. . . I think I may have to reward myself w/ an Old Fashioned apple fritter on the way back into the city.
Budae Jigae
Posted April 7th 2008, 11:31am
I am finally doing it. I have wanted to do the lake Michigan circle tour since the day I got my license at 16 and come the end of July '08 its going to happen. Im posting the topic early because the more information I can gather, the better. Anyone here ever taken the trip? whats a good amount of time to set aside to do the whole thing and be able to stop at some beach's/sites and of course food spots?

What I do know is that I have the trip ready to leave around July 22nd and the plan is to start going north on 94 with a stop in Milwaukee for lunch...most likely Zaffiro's and Kopp's. After that, its up in the air...what you got for me?
Last edited by Da Beef on August 3rd 2008, 6:56pm, edited 1 time in total.
Posted April 7th 2008, 11:55am
It might shorten your trip a bit, but a truly fascinating, anachronistic experience is to take the Lake Michigan Ferry from Manitowoc to Luddington, MI. Luddington has a surprisingly good brewpub for such a small town.

Also, it might be a bit close to Milwaukee, depending on whether or not you take a leisurely drive, but there's a classic seafood restaurant right near the harbor in Port Washington.

Jamesport Brewing Company
Overall Rating: Awesome! Score: 80.7 / 100
410 South James Street
Ludington, MI 49431

Smith Brothers Seafood Rstrnt
100 N Franklin St
Port Washington, WI

Posted April 7th 2008, 2:18pm
Smith Bros is closed down. I like New Port Shores in Port Washington, it is the locals favorite.

I am in Racine, the thing here are the Kringles. People seem to like O&H or Bendtsens, I am a Bendtsen person myself.

There is some pizza place in Sheboygan that people seem to love that I have not been to as of yet, search the board if you are interested.

I am originally from the other side of the lake in Michigan. If you are a homemade onion ring person, check out Clementines in South Haven or St. Joseph.

How much time are you taking and where are your stops??
Posted April 7th 2008, 2:29pm
I would check out the winerieson the Leelanau Peninsula. I can recommend, without a tinge of tongue-in-cheekness, the sparkling wine produced by L.Mawby up there. Ciccone Vineyards is owned by Madonna's father. (You may or may not find that interesting. :) )
Posted April 8th 2008, 12:01am
I would second aschie's recommendation for the Leelanau Peninsula and for Lawrence Mawby's sparkling wines (I have a bottle of the Conservancy chilling in my fridge at this very moment). My fiance has spent a lot of time in the last 3 summers in the Interlochen/Traverse City region and we love it there. Sleeping Bear Dunes is a great National Park to visit up in the area as well. The popular place to eat up there for breakfast is the Omelette Shoppe. We also like to catch a minor league baseball game--the Traverse City Beach Bums have a beautiful stadium. Also, there is the Cherry Hut in nearby Beulah, MI. The food is not so great, but the pie is pretty damn good. One more thing is the Cherry Bowl Drive-In Theatre in Honor, MI. They have a snack shop where they pop popcorn out of an old-fashioned popper from the '50s. We always have a blast there. Hope this helps. Enjoy your trip!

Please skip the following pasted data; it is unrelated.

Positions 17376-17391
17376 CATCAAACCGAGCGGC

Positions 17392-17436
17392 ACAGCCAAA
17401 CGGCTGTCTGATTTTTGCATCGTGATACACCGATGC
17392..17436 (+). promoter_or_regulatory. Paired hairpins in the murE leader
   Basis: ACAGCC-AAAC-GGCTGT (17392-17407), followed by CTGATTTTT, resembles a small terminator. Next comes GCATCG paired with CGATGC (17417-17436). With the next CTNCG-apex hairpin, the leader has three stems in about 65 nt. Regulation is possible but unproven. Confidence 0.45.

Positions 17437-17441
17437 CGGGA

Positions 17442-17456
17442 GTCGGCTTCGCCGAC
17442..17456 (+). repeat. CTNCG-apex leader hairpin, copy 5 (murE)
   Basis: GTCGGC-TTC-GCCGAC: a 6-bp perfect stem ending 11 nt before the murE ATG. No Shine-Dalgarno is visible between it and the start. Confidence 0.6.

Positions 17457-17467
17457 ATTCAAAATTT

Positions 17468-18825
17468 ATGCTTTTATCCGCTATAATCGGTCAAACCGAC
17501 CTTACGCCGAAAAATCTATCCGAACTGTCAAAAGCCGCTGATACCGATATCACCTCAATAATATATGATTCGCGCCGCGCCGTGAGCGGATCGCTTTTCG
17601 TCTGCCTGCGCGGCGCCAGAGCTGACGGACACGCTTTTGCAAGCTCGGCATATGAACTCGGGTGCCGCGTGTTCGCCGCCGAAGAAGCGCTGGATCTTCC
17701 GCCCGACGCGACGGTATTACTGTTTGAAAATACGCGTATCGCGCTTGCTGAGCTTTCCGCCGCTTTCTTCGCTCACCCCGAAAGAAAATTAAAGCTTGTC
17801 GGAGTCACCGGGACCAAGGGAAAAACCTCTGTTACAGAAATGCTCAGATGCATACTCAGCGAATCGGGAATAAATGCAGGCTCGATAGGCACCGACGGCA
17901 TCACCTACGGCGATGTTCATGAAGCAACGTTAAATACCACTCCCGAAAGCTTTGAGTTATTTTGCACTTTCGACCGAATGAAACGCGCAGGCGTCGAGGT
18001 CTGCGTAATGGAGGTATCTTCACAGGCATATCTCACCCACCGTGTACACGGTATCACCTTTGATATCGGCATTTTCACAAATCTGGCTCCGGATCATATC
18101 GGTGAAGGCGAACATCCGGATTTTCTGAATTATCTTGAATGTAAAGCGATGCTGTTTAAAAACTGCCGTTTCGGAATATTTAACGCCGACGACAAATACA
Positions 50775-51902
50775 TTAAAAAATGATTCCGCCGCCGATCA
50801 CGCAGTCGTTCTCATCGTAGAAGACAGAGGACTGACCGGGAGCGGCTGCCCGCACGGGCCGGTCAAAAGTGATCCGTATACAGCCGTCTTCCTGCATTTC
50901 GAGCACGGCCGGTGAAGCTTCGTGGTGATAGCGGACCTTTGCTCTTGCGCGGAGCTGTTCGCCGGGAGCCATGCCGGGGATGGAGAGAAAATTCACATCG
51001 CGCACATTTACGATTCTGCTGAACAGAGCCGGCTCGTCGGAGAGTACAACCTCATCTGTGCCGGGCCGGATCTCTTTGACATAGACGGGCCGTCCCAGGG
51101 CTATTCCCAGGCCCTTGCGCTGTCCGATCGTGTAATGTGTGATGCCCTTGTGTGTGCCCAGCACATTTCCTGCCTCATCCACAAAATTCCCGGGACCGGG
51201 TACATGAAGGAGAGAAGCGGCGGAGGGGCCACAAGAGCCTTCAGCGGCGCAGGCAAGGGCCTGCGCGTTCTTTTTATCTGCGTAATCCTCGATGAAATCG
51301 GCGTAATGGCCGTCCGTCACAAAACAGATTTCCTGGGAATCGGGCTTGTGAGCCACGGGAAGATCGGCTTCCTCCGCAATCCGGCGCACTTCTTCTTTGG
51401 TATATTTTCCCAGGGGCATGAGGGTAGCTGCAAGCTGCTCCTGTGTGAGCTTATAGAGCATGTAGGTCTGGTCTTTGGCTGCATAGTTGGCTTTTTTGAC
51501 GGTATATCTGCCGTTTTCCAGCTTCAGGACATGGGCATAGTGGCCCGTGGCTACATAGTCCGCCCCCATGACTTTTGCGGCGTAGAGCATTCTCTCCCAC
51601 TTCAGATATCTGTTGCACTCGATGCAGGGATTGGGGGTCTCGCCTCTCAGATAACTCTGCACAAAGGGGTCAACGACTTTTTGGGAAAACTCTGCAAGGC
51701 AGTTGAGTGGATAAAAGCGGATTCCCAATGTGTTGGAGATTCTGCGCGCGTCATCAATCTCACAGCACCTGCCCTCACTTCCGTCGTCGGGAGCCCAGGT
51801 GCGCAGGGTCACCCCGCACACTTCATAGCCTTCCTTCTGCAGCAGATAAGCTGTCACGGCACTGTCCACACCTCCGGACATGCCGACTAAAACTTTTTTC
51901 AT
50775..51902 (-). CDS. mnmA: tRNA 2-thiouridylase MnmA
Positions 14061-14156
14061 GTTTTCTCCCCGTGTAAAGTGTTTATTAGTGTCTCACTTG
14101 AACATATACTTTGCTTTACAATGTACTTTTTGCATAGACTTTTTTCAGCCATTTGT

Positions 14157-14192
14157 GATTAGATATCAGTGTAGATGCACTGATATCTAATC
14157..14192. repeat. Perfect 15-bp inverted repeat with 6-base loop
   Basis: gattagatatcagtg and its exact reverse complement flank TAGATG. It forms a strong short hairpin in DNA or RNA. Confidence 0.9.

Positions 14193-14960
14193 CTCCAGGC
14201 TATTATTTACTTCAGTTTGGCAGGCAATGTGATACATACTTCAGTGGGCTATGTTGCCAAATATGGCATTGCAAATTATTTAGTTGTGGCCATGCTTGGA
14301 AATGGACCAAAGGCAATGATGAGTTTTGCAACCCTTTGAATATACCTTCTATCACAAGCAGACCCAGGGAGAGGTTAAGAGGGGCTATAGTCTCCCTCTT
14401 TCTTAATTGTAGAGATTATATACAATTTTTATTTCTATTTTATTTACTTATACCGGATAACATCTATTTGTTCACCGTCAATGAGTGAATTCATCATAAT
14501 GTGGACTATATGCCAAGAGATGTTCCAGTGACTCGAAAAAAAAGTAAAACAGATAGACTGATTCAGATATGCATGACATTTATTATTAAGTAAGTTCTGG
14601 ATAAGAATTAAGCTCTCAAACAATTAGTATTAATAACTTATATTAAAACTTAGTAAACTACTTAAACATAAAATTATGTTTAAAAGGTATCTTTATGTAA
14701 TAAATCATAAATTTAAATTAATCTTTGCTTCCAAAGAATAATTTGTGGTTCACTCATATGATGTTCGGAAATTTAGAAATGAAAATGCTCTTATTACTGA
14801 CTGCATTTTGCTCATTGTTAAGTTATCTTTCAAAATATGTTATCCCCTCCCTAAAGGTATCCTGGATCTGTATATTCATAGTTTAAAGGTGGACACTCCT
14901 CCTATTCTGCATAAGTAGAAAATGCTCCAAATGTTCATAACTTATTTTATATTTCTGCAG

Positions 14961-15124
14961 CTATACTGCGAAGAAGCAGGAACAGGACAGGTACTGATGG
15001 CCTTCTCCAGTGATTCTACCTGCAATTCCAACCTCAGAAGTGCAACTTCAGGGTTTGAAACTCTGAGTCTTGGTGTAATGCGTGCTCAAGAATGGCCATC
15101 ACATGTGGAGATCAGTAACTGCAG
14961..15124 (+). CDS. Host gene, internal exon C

Sleeping Bear Dunes

Omelette Shoppe & Bakery
1209 E Front St
Traverse City, MI 49686
(231) 941-5052

Traverse City Beach Bums

Cherry Hut
216 N Michigan Ave
Beulah, MI 49617
(231) 882-4431

Cherry Bowl Drive-In
9812 Honor Highway
Honor, MI 49640
Posted April 8th 2008, 6:48pm
I'm only really familiar with the Traverse City/Sleeping Bear Dunes area of your trip. I second Sharona's recommendations, and also have a few more.

Here is a good website with restaurants, farm stands, etc. Traverse City/Sleeping Bear Dunes-centric.

Some favorite places in Glen Arbor/Sleeping Bear Dune area:

Art's Tavern ~ (231) 334-3754 -
6487 Western Avenue; Glen Arbor, MI 49636
A Glen Arbor institution. Good food and drink in a genuine up north atmosphere. Breakfast, lunch and dinner. Gets very crowded, esp on weekends.

Good Harbor Grill
Great salads, eclectic menu. Casual atmosphere.
Ice cream next door at the Pine Cone.

Sutton's Bay is really cute. They have an excellent grocery store just out of town if you need to load up.

samuel’s ~ (213) 271-6222
111 St. Joseph; Suttons Bay, MI 49682
Excellent food with a Southern influence. Great service. Good for lunch, too.

Hansen Foods

This one is on the "tunnel of trees" part of the tour, south of Mackinac Island in Cross Village. I have not been to this restaurant in about 20 years so take this for what it's worth....either way you'll want to go on the tunnel of trees though.

A couple of places I have not tried but want to:

Trattoria Stella ~ (231) 929-8989
1200 W. 11th Street (Old State Hospital Grounds) ~ Traverse City, MI 49684
(231) 929-8989